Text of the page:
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What is astaxanthin?

Feb 17, 2014 | 2 min read
What is astaxanthin?

Astaxanthin (pronounced "asta-ZAN-thin") is a naturally occurring carotenoid. Carotenoids are pigment colours that occur in nature - astaxanthin is a red pigment and is sometimes referred to as the king of the carotenoids due to its potent antioxidant activities. An antioxidant is a molecule displaying free radical scavenging activity, protecting cells, organs and body tissues from oxidative damage.

Thought to provide salmon with their endurance

Natural sources of astaxanthin include lobster, arctic shrimp, crab, crawfish, red trout, algae, and krill. It is found in the highest concentration in the muscles of salmon - in fact scientists theorise it is astaxanthin that is key in providing the endurance they need to swim upstream.

Provides pink seafood with its colour

In case you have ever wondered how lobsters, shrimp, and some crabs turn red when cooked it is because the astaxanthin, which is bound to the protein in the shell, becomes free as the protein comes apart. The freed pigment molecule is then available to absorb light and produce the red colour which we see as pink flesh.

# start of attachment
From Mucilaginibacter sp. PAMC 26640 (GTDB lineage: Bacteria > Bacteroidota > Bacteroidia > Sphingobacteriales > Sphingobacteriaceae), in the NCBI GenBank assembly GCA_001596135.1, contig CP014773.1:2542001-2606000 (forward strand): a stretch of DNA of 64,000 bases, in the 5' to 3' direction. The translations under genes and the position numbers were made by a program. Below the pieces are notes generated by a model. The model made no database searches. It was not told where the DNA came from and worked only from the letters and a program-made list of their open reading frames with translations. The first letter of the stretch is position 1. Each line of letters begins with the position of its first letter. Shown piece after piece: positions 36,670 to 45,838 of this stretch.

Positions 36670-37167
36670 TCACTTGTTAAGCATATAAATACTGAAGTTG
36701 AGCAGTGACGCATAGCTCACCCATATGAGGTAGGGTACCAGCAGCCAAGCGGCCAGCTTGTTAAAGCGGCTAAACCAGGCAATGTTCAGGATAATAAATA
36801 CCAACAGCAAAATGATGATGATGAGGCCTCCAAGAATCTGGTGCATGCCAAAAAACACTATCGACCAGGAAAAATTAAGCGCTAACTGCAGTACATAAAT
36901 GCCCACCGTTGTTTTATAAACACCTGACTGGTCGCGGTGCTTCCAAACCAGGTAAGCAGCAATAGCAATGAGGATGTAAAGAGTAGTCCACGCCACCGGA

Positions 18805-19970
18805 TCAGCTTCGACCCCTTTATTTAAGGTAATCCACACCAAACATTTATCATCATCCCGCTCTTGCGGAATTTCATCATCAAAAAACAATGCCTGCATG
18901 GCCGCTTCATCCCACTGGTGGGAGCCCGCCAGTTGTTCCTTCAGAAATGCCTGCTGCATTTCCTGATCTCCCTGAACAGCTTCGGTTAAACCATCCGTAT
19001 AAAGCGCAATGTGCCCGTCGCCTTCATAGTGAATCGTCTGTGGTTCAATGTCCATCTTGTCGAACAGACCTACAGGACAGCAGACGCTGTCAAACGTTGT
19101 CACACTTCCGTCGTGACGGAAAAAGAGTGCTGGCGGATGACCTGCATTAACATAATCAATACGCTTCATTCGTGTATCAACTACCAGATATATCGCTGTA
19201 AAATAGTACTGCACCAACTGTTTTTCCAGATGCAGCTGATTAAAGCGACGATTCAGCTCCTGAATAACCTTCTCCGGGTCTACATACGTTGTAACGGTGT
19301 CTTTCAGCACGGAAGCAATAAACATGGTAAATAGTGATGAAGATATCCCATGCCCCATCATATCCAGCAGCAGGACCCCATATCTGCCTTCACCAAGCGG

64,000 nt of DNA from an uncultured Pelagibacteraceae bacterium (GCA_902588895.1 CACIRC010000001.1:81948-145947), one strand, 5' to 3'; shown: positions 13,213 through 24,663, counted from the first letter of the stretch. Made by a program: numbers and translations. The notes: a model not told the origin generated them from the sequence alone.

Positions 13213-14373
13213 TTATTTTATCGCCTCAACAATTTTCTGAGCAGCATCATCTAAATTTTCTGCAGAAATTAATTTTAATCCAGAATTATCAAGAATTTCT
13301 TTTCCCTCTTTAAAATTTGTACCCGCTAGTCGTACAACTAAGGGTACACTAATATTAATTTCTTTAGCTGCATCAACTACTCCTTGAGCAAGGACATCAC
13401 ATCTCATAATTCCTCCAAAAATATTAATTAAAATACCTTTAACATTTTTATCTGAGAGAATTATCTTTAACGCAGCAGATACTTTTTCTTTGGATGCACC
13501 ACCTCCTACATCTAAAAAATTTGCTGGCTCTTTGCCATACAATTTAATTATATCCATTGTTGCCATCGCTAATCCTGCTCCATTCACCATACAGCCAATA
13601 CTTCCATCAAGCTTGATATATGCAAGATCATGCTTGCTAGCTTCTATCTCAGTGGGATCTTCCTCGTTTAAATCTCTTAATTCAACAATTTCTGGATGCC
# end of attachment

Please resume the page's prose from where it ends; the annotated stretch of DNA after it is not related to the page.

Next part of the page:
A very potent antioxidant thought to help fight some diseases

The primary use for humans is as a food supplement,  research indicates that it is beneficial in fighting cardiovascular, immune, inflammatory and neuro-degenerative diseases. 

A study in 2007 analysed several popular antioxidants and their antioxidant power. This study found astaxanthin was 6,000 times stronger than vitamin C, 800 times stronger than Coenzyme Q10, 550 times stronger than green tea catechins and 75 times stronger than alpha-lipoic acid.

Of particular interest in increasing athletic performance

One of the benefits of astaxanthin that is of particular interest to researchers is its ability to enhance athletic performance. Whether its an athlete or someone just interested in increasing their performance in endurance events, this carotenoid might be able to help. Astaxanthin has the ability to travel to every cell, tissue and organ in the body and aides physical performance in the following ways:

  • Scavenges free radicals in energy-producing mitochondrial cells
  • Decreases oxidative damage in cell membranes and DNA
  • Decreases muscle inflammation
  • Reduces lactic acid in muscles (a byproduct of physical exertion)


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